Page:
We also talked about acuity. My vision fluctuates a lot during the day, depending on how dry my eye is. Since I am using the antibiotic ointment, it is blurry most of the time. Dr. Custer said that last week my right eye measured 20/25 and my left 20/30. Yesterday my right eye was still at 20/25 but my left measured 20/200. That improved to 20/50 through the little pinhole viewer. He could see the layer of ointment on my eye and said it was like trying to focus a camera lens with Vaseline on it. He would like for me to keep using ointment as long as I am able to tolerate it, because he thinks it is best for my cornea. I need to keep using the antibiotic ointment for the next few days, then return to Refresh PM. I will see Dr. Custer again in about a month.

Then I made a quick stop at Trader Joe’s — love that store — and dashed back home noshing on little licorice scotties.

shartman-WithEyeWeight

August 22, 2008:

I went to the gym today for a short workout, the first since my surgery. I had been away so long that I needed to have my account reactivated. On the plus side, even though I have been a slug all summer long I have not gained any weight.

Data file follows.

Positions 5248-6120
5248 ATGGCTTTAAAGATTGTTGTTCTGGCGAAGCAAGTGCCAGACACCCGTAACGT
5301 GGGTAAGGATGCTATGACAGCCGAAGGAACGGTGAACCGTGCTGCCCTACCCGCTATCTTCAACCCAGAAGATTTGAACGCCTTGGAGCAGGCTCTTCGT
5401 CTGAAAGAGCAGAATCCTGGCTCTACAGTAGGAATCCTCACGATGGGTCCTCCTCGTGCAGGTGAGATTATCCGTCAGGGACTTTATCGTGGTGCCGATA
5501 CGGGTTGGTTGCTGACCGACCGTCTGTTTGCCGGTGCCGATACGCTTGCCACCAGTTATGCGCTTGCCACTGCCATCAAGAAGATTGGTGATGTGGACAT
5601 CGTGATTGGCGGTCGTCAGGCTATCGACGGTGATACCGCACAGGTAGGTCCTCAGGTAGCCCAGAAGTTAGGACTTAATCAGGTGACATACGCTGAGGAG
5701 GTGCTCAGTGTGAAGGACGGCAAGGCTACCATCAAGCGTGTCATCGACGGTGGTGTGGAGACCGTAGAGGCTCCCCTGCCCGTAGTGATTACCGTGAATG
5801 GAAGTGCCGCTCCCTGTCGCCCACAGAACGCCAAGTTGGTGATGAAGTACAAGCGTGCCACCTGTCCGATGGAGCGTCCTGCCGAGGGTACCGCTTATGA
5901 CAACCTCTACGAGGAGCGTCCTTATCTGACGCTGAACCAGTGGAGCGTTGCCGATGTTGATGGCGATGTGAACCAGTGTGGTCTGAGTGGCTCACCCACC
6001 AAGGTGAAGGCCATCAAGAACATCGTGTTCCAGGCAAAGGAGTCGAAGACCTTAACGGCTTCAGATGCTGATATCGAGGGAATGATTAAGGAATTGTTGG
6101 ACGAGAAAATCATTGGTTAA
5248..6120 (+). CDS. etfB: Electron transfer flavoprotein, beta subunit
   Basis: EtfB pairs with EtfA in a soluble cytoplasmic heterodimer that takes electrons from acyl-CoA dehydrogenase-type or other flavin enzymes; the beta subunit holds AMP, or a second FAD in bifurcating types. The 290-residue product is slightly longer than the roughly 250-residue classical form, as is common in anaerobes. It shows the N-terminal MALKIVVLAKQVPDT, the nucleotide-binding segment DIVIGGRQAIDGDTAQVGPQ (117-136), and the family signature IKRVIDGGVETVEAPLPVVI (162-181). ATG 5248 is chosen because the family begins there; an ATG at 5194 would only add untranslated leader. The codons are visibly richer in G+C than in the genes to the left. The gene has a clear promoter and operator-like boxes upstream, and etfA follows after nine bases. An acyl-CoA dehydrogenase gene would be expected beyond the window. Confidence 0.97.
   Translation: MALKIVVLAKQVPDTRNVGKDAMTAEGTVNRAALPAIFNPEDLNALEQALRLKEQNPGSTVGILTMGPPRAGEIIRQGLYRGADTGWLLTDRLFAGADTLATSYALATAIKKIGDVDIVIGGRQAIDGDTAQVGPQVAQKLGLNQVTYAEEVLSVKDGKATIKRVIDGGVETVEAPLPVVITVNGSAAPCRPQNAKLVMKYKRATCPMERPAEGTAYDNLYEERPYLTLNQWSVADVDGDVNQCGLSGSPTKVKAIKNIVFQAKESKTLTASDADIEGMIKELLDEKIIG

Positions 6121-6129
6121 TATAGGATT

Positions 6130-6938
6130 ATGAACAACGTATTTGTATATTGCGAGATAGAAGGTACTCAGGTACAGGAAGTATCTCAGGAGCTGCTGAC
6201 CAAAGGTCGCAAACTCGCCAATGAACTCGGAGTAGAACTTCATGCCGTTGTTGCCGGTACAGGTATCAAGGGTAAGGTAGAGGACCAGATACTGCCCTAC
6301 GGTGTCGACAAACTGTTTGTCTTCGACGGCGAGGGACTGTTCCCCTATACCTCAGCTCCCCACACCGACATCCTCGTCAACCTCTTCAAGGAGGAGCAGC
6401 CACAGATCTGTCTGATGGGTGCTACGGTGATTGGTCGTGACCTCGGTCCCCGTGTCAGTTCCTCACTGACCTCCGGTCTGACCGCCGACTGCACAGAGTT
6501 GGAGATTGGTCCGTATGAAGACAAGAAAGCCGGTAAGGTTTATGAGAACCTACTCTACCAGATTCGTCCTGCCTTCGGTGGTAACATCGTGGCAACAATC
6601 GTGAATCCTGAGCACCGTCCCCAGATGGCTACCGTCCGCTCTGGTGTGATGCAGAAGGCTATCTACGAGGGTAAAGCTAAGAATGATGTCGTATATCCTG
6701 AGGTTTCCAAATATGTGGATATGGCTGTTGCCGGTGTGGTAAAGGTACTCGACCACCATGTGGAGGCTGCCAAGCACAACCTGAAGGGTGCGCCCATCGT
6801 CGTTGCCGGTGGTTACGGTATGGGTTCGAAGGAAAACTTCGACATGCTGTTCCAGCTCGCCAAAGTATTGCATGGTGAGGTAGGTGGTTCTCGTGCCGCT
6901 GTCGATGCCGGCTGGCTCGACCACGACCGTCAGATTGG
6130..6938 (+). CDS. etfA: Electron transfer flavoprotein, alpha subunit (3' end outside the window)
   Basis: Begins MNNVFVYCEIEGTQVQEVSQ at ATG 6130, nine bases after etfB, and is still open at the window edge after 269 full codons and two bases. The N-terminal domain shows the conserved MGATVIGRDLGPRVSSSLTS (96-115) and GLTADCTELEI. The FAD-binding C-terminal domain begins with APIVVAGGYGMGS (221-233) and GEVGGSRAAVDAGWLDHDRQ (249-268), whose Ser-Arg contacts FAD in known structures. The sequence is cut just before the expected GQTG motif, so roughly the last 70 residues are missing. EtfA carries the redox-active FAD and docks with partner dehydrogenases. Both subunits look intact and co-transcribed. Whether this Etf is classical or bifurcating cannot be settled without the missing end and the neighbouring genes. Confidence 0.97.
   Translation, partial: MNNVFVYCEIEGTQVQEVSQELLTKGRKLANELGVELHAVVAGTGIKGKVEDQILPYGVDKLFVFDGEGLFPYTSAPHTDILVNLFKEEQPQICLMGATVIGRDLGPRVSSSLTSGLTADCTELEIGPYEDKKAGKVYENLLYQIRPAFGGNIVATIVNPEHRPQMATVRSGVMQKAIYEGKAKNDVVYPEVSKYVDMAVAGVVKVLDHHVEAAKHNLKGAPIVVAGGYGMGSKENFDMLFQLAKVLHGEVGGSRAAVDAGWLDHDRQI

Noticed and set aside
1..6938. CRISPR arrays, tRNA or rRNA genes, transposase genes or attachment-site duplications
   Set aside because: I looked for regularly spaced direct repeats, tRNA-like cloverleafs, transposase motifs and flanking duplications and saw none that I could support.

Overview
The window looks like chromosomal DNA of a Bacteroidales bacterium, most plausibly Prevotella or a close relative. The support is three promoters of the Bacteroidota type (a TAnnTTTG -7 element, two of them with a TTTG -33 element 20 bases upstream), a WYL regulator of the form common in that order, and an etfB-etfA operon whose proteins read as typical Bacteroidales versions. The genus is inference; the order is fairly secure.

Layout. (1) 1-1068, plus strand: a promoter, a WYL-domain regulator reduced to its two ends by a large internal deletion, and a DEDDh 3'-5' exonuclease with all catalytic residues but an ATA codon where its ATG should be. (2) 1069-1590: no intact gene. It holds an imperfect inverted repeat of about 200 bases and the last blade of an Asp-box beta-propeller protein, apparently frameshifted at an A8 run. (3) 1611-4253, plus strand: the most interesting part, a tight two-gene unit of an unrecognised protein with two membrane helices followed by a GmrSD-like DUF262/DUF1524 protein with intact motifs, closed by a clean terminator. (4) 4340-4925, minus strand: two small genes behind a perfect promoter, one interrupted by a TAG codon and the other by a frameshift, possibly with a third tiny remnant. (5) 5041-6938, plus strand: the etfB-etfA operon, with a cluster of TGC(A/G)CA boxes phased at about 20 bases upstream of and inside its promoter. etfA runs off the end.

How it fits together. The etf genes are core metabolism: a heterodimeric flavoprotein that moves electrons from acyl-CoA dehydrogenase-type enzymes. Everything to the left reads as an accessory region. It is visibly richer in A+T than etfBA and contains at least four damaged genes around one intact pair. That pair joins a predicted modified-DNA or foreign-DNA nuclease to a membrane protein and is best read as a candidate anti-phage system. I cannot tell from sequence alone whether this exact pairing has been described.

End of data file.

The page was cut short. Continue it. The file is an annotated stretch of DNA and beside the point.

My workout buddies were all happy to see me and told me that I look great. A bald-faced lie, but it was nice to be back. Unfortunately, now that I am able to get back to the gym regularly, my facility is shutting down for a week of maintenance.

September 2, 2008 – 3 Months Post-Op:

Today marks three months post-op. I am doing pretty well. The eyelid weight, while not returning function to normal, helps a lot. My eye opens completely, closes mostly and blinks about halfway. I am still wearing a patch at night, but could probably give that up pretty soon.